I hope the school year finished well for everyone reading the blogs. It’s hard to be believe that the first year is complete, and that the bulk of my course load is behind me. I know that I am technically still in my ‘first year’ of graduate school throughout the Spring semester, but my particular program doesn’t require me to be enrolled in any classroom-based courses for this term. Although I won’t be going to class everyday, so to speak, I will still have plenty of office work to complete. Furthermore, I will be continually looking for chances to grow and strengthen my CV. Some advice that was recently passed onto me (and thus, I pass onto you!) is to not fall into the trap of thinking ‘well, school is over so I can relax a bit’, but rather take this new time you have and go even harder at pursuing new skills or opportunities to make yourself successful. For example, look for opportunities to complete a book review in any of the journals that you read regularly, or write a small interest paper for a student magazine/journal (e.g., Mind Pad) to continually practice and hone the skills you’ve been learning in school. Even if you see a chance to write an essay for a small $100 bursary, do it! No matter how small or monotonous any opportunity may seem, think of it as a way to further strengthen your individual skill set, and to set yourself apart from others.
While I welcome the break from the weekly grind of classroom learning, I have a funny feeling that this Spring semester may actually be even more busy than the previous two course filled semesters. My main focus this semester will be set on various research endeavours within my lab, and particularly research related to my thesis project. Additionally, I will be spending some time preparing for the International Investigative Interviewing Research Group (iIIRG) Conference that I (along with two other lab colleagues) will attend in England this June. I’m really looking forward to this experience and the opportunity to represent MUN and my lab’s research to a global audience. (I’ll try to remember to write a bit about the iIIRG conference experience in the next blog.)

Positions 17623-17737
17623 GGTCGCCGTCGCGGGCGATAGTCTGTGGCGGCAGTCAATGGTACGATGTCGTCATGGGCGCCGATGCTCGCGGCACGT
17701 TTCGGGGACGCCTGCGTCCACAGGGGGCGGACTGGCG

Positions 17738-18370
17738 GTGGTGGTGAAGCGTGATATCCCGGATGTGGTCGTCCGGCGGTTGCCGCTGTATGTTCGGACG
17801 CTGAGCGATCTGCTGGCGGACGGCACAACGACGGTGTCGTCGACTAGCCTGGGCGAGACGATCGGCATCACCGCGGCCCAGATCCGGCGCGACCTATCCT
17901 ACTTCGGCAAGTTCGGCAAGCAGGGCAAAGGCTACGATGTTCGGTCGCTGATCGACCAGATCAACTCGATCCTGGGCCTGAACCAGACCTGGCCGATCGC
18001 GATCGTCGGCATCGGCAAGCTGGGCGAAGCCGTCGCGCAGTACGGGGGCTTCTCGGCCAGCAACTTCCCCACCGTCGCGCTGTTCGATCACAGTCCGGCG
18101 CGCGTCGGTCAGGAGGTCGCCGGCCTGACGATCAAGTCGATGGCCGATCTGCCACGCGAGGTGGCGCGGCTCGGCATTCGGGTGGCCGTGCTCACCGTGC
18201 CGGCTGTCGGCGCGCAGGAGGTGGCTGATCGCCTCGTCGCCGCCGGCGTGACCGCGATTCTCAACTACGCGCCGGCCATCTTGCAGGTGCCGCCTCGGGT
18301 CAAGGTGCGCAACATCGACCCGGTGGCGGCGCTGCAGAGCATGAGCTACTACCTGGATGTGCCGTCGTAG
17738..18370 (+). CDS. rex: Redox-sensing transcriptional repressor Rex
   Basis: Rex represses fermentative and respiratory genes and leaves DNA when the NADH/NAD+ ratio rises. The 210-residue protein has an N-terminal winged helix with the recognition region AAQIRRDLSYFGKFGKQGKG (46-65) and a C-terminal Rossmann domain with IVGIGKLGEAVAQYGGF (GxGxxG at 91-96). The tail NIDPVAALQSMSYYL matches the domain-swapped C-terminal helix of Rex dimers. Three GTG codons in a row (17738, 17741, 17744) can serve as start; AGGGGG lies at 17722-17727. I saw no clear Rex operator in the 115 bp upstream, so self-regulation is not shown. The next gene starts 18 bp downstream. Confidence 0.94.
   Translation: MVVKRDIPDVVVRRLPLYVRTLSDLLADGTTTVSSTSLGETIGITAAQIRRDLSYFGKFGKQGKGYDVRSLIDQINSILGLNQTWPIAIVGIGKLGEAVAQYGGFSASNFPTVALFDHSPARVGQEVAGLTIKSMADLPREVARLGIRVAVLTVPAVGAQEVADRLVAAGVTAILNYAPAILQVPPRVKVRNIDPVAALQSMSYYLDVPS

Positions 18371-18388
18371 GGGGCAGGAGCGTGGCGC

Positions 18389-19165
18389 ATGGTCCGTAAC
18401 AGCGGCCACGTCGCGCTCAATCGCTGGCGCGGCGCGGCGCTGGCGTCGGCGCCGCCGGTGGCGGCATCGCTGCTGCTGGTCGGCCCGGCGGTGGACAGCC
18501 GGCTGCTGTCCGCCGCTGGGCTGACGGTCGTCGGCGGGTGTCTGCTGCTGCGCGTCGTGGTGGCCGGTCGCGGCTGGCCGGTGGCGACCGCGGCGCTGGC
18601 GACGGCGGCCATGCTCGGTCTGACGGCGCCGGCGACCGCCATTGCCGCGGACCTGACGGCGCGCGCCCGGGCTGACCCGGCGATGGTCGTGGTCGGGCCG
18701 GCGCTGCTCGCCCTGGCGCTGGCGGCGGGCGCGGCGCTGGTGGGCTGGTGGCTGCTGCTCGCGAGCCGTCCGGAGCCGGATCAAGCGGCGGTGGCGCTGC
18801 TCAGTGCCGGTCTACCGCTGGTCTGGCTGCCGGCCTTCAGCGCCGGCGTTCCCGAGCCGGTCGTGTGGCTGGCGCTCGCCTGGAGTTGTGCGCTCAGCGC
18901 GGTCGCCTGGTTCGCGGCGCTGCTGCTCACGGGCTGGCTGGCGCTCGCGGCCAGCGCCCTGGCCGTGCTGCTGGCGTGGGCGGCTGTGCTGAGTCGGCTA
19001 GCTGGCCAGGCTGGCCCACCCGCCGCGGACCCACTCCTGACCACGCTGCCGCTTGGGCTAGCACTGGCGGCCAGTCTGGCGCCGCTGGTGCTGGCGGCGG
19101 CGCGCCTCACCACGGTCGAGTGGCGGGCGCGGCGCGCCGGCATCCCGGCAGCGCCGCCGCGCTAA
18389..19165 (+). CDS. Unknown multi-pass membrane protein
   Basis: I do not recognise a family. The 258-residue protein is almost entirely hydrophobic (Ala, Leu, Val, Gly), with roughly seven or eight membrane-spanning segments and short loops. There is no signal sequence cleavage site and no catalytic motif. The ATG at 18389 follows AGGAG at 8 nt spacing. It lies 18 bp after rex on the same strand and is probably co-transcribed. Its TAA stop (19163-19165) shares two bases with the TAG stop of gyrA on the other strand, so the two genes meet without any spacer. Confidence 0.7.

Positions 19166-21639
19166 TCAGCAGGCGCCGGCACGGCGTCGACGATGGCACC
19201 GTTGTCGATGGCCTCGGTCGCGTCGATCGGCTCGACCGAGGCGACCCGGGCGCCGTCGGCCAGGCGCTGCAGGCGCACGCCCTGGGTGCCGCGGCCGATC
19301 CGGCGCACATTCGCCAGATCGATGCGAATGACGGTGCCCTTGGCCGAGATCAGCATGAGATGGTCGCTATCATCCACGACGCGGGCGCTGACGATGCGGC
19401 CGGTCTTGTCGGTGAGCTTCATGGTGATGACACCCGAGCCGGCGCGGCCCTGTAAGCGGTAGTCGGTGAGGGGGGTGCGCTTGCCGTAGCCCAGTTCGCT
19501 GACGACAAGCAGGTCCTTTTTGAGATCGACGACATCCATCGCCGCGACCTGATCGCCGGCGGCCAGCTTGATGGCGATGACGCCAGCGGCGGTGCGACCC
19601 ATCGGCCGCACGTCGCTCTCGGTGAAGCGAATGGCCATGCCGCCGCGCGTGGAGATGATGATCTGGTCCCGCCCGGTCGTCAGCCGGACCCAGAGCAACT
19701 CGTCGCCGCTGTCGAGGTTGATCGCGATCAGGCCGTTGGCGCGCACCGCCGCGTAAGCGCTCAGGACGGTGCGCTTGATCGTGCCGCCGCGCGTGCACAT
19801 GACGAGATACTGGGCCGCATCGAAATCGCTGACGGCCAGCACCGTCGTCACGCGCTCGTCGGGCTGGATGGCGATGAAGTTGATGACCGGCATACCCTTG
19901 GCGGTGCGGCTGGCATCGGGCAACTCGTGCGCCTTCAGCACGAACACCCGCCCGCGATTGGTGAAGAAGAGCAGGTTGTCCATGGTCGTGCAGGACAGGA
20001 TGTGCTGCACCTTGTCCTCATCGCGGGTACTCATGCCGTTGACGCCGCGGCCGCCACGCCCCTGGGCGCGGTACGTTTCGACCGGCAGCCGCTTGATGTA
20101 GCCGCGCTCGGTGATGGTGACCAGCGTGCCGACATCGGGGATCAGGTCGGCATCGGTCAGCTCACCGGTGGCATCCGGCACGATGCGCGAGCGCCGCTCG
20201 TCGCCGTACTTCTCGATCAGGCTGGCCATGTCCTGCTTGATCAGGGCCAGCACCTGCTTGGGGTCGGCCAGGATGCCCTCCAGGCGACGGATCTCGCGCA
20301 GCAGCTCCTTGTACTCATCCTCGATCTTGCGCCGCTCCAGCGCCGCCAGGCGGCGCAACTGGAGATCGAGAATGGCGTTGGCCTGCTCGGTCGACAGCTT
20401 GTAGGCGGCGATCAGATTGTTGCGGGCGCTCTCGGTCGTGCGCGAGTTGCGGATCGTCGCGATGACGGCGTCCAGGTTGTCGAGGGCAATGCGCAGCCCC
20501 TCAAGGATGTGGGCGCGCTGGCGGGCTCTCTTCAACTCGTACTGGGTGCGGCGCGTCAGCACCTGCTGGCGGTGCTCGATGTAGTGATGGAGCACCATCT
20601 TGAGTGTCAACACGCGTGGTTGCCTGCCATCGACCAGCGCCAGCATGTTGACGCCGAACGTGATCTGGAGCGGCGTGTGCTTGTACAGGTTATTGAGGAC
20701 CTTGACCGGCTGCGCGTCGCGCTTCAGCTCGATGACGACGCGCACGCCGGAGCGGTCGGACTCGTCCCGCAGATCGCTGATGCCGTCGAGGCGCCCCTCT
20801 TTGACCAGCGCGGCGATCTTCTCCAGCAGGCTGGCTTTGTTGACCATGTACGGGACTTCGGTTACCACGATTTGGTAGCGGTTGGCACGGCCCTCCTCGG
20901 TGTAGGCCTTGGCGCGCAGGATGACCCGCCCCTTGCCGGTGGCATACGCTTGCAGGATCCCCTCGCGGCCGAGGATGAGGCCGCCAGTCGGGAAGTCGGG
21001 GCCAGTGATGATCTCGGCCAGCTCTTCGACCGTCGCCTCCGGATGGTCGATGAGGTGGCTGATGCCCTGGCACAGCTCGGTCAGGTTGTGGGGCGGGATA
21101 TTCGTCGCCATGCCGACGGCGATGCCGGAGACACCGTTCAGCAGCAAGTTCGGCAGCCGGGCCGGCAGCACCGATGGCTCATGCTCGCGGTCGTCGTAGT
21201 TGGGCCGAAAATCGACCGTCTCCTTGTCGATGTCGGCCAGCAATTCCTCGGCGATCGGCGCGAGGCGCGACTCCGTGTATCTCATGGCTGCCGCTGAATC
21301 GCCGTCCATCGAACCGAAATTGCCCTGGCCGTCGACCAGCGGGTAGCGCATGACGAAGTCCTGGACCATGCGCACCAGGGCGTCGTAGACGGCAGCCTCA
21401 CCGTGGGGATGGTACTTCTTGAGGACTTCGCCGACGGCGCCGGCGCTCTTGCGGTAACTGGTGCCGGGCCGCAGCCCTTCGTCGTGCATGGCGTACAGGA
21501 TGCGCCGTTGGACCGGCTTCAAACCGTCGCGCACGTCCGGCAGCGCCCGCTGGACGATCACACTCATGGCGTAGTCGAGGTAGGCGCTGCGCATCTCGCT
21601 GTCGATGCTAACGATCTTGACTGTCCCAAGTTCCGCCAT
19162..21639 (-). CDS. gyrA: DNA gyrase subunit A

In fact, I had another similar (albeit regionally) opportunity just a few weeks ago at the University of New Brunswick, Saint John. My supervisor, Dr. Brent Snook, and I were part of the inaugural Atlantic Criminal Justice Research and Professional Practice Conference. Our hosts, Dr. Mary Ann Campbell and her students, did a wonderful job bringing together a diverse range of academic researchers and practitioners to share and learn about diverse topics related to criminal justice. The two-day conference was packed full of talks related to topics about police perceptions, the mental health needs of offenders, crime prevention, interviewing and deception, sexual violence, and various others. In addition to the talks on these topics, Drs. Campbell, Snook, and Greg Marquis each gave a key note presentation to the conference attendees. I was really impressed with the attendance at the conference as well, especially considering that it was the Centre for Criminal Justice Studies’ first conference. The organizers did a stellar job, and I hope to be part of the next conference too. It had been a while since I gave an oral presentation at an academic conference and I confess that I was a bit nervous to do so, but everything ended up going really well in the end. Aside from gaining presentation experience, I was able to meet up with some old friends with whom I completed a Special Concentration in Forensic Psychology with during my undergrad at St. Francis Xavier University. Pictured next to me is Brianna Boyle and Catherine Gallagher; both are completing their graduate training at University of New Brunswick. “FP4LYFE!”
Always be on the look out for conferences or workshops to attend, regardless whether you are presenting or not. Conferences give us students an opportunity to network with others in our respective fields and presents another learning opportunity. Even at the undergraduate level, don’t underestimate how great this can be for you. For example, Science Atlantic is a great place to start for any students looking to get some conference experience. Often, many academic institutions offer ‘in-house’ conferences for students to participate in. Like I said above, if you have an opportunity to develop a new skill, take it! You won’t regret it.
After the UNB conference, I was able to take a mini vacation back in Nova Scotia for a bit. It was a welcomed time that allowed me to see some family and friends, play a music gig in downtown Halifax with Jesse Thomas, and attend a family wedding on the May long weekend. I must admit, it was a bit hard to come back to St. John’s after having such a wonderful time at home, but the break from campus life has only helped me get ready to go back at it rested and refreshed.
Until next time…